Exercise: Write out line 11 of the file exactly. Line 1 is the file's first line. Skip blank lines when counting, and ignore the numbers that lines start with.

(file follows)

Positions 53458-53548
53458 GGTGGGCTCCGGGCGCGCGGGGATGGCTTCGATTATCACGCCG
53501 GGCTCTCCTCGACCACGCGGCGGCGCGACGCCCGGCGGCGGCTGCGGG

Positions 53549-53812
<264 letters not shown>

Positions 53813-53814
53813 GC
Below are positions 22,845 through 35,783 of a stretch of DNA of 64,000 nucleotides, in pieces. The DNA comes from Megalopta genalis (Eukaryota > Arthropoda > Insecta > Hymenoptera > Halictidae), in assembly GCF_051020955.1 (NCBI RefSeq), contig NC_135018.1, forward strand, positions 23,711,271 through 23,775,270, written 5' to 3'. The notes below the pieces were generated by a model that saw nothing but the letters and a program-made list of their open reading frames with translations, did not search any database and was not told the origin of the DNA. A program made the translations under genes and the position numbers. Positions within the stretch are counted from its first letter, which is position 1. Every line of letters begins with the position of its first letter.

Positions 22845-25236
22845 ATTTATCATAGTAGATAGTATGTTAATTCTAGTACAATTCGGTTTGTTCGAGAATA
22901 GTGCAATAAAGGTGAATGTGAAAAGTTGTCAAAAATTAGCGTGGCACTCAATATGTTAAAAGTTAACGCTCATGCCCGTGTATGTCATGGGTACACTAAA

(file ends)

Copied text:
22901 GTGCAATAAAGGTGAATGTGAAAAGTTGTCAAAAATTAGCGTGGCACTCAATATGTTAAAAGTTAACGCTCATGCCCGTGTATGTCATGGGTACACTAAA